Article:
CNN Profile of Female Supreme Court Finalist Leads with How Many Children She Has | Law & Crime
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CNN Profile of Female Supreme Court Finalist Leads with How Many Children She Has

Anyone watching CNN Thursday night might have noticed something when they aired a report profiling the three judges reportedly being considered as the finalists for President Donald Trump‘s nomination to the Supreme Court. When it came to the third and last judge in the segment–Judge Amy Coney Barrett— the description didn’t begin with her serving on the Seventh Circuit Court of Appeals, how she once clerked for the late Justice Antonin Scalia, or anything about her judicial philosophy.

Before getting to any of that, the voiceover stated that Barrett “is 46 and has 7 children.” The profiles of the other reported finalists, Judge Raymond Kethledge and Judge Brett Kavanaugh, made no mention of their families.

There are a number of ways to interpret this. The obvious, is that it’s a sexist move, putting someone’s relevant work experience below their family life just because she’s a woman. If that’s the reasoning behind it, it may be more subconscious than anything else, but if you keep watching, it seems like there’s something else going on.

Most of the profile on Barrett–just like most coverage of her in general these days–focuses on her religion. Democrats have been painting Barrett as some sort of religious extremist who can’t be trusted to uphold the laws of the United States, particularly when it comes to abortion. The focus, not just on Barrett’s children, but how many there are of them, comes off more as a subtle support for this, as large families are often associated with those of strong religious devotion.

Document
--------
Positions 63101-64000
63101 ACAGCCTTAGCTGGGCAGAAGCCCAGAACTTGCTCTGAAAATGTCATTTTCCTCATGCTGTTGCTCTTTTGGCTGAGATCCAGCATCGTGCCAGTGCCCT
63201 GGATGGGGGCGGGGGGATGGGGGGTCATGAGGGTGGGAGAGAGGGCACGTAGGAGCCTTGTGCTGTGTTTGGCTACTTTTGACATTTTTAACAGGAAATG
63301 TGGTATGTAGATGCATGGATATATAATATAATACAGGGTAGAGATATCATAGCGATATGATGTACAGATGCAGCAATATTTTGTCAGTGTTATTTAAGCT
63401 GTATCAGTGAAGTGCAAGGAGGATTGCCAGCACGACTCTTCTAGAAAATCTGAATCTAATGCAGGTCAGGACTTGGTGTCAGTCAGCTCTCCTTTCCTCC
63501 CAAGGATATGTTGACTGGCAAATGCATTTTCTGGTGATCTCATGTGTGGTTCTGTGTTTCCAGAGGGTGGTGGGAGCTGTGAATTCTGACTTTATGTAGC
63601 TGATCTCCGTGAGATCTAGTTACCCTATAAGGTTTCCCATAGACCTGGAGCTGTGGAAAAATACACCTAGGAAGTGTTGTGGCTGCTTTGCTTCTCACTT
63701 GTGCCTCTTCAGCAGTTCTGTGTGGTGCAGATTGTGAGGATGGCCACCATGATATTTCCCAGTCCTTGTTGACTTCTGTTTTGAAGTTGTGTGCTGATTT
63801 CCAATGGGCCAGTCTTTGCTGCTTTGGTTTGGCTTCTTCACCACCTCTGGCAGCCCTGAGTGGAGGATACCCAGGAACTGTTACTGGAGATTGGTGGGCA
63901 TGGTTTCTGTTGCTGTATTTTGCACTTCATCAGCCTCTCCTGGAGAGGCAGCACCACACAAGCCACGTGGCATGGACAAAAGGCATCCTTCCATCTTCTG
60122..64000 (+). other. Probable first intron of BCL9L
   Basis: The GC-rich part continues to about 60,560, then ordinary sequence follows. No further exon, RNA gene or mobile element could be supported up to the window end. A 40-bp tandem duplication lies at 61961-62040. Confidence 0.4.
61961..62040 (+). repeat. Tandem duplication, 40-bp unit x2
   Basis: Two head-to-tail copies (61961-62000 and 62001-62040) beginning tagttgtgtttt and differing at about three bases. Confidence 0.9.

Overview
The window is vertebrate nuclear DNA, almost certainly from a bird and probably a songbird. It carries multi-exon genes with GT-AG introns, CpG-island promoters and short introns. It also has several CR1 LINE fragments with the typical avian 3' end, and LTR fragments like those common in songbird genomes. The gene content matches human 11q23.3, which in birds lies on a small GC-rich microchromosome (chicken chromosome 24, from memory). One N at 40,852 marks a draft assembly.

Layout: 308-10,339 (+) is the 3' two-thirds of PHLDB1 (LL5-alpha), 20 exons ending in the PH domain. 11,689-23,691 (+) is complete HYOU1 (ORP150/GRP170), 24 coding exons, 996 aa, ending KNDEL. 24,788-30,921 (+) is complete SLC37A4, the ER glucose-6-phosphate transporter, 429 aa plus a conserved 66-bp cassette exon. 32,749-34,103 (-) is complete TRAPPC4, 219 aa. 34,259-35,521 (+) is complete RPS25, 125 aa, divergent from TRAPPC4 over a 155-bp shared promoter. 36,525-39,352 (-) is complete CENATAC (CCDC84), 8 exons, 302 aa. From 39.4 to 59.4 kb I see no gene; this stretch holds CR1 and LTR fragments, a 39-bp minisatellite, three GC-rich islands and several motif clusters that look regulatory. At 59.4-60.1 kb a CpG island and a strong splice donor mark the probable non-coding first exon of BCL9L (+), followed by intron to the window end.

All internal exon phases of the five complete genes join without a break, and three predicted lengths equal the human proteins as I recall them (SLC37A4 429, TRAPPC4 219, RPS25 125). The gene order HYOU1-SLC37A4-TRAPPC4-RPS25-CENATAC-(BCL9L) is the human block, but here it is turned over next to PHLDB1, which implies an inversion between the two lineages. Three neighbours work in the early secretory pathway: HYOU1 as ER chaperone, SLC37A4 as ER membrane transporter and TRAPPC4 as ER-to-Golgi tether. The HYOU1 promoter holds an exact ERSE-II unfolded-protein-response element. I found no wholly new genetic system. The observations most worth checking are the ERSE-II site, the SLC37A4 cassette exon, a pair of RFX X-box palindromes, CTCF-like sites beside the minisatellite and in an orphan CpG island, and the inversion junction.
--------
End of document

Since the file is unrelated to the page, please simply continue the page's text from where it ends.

Barrett has written in the past that judges should not shape their legal decisions to fit with their religious beliefs, and said in her confirmation hearing when she was nominated for her current role that she would not challenge Roe v. Wade. Nevertheless, reports have focused on her religious practices.

Blowing Barrett’s religion even further out of proportion, CNN makes a point to say that Barrett “believes in prophecy,” which would describe people who even moderately observe any of the major Abrahamic religions. It also quotes a speech where she said, “your legal career is but a means to an end … and that end is building the Kingdom of God.” Now, that might be concerning if it was in the middle of a Constitutional Law class, but it was part of an address to law school graduates at Notre Dame, a Catholic school.

Barrett isn’t the only one whose religion was mentioned. In CNN’s description of Ketheledge, they made a point to say that he “is the only Evangelical Christian” among the three finalists. This was mentioned before any of Ketheldge’s career accomplishments or judicial philosophies.

It’s nothing new for religious people to serve in high roles in the United States government, and people like Joe Biden and Joe Lieberman prove that such religious values don’t preclude people from having Democratic political leanings.

CNN, and those making the ultimate decision on whether to confirm Trump’s nominee, can and should delve into a potential Supreme Court justice’s legal reasoning and constitutional philosophy, and challenge them on it where necessary. Religion, however, should stay out of the discussion.

[Image via CNN screengrab]

This is an opinion piece. The views expressed in this article are those of just the author.

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